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Grinding your own lathe cutters

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Chris TickTock14/08/2019 09:21:23
222 forum posts
8 photos

Hi, am I right that no heat hardening is required for HSS tool blanks that are used to grind cutters for my Sherline lathe? Obviously just checking otherwise once ground they could be too soft?

regards

Chris

Michael Gilligan14/08/2019 09:28:51
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14236 forum posts
621 photos

HSS was formulated to work at temperatures in excess of what you are likely to produce by grinding.

... Don't worry.

MichaelG.

Chris TickTock14/08/2019 09:39:10
222 forum posts
8 photos

Thanks Michael, just crossing the t/s and dotting the i's.

Regards

Chris

Bill Davies 214/08/2019 09:53:25
117 forum posts
10 photos

Back when I was in industry, we made large HSS tools. It was considered very bad to have any grinding burns. On the other hand, other sites have reported brazing HSS onto shanks.

If off-hand grinding, it's considered good practice to avoid heating too much, with frequent dipping into a can of coolant, or alternatively to grind dry. The issue is more about thermal shock causing small cracks, rather than causing a tempering or annealing of the material.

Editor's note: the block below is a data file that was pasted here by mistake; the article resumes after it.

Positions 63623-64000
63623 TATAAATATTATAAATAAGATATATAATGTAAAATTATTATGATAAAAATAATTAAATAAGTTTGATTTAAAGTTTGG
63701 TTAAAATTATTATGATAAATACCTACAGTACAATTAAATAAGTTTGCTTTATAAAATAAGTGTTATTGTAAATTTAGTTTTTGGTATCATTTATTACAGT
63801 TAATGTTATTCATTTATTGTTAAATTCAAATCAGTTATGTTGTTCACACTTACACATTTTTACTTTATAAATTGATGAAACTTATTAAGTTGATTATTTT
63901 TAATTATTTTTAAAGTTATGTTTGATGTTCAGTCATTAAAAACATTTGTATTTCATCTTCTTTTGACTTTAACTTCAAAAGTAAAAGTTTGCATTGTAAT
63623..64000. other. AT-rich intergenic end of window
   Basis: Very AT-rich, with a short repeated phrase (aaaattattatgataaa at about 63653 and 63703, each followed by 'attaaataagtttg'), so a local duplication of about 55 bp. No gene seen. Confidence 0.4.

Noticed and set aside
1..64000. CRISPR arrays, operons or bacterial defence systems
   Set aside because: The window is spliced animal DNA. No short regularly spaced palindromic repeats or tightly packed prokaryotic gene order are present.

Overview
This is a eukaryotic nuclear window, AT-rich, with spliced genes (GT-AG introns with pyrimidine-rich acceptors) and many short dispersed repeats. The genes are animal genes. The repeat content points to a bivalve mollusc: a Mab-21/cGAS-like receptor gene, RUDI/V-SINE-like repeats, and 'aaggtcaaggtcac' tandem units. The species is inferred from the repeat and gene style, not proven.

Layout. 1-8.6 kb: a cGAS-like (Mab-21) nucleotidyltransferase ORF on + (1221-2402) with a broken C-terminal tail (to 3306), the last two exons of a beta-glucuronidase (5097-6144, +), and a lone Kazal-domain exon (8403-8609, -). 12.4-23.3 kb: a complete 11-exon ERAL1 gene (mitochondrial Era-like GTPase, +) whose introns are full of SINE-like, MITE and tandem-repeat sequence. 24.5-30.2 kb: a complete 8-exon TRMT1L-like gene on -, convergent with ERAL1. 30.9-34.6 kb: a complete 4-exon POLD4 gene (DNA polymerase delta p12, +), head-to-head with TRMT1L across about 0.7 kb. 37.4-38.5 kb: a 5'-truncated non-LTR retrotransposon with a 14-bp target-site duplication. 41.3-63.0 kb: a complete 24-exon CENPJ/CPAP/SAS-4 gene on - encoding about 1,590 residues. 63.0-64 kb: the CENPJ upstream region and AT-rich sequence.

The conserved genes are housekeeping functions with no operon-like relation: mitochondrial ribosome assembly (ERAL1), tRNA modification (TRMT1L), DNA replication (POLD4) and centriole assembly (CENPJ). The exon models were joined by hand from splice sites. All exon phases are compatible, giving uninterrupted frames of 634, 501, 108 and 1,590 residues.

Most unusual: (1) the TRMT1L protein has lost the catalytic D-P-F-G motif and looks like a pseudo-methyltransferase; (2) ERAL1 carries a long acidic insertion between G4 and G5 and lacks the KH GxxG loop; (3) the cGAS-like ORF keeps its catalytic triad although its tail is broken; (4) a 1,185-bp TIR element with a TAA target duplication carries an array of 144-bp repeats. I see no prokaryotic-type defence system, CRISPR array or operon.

Bill

AdrianR14/08/2019 09:55:34
272 forum posts
20 photos

Dont let it get too hot and then quench, the sudden cooling can cause micro cracks that weaken the tool. So if you are quenching, quench often before it gets too hot.

John Reese14/08/2019 23:14:39
797 forum posts

I am glad to see someone grinding his own tools. Too many folks start off with carbide which, with a few exceptions is ill suited to hobby lathes.

Even getting the bit hot enough to turn blue will not harm it. I have silver brazed a steel rectangle to the side of a HSS parting blade with no ill effects.

Lainchy15/08/2019 07:18:44
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153 forum posts
39 photos

I'm learning this fast (Carbide on hobby lathes that is) I've been using it for roughing cuts without issue, but the insert tooling certainly doesn't like taking 2 thou off something as much. I've not been at it long, but very much seeing the benefits of HSS, and just venturing into trying to grind my own tools.

JasonB15/08/2019 07:32:54
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Moderator
16522 forum posts
1755 photos
1 articles
Posted by Lainchy on 15/08/2019 07:18:44:

.............. but the insert tooling certainly doesn't like taking 2 thou off something as much................

Get yourself some half decent **GT inserts, they work well on small lathes and can be used on all metals.

Lainchy15/08/2019 08:10:39
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153 forum posts
39 photos

Cheers JasonB, will look into these. I'm currently using TCMT which came with the lathe.

AdrianR15/08/2019 08:10:43
272 forum posts
20 photos

Have you heard of tangential tool holders? Lots of designs around if you want to make one and I am in the middle of trying to design my own. Eccentric Engineering make one, see the adverts on this site, and there are some youTube videos about tangential tools.

The big advantage of this type of tool holder is you only need to grind one face.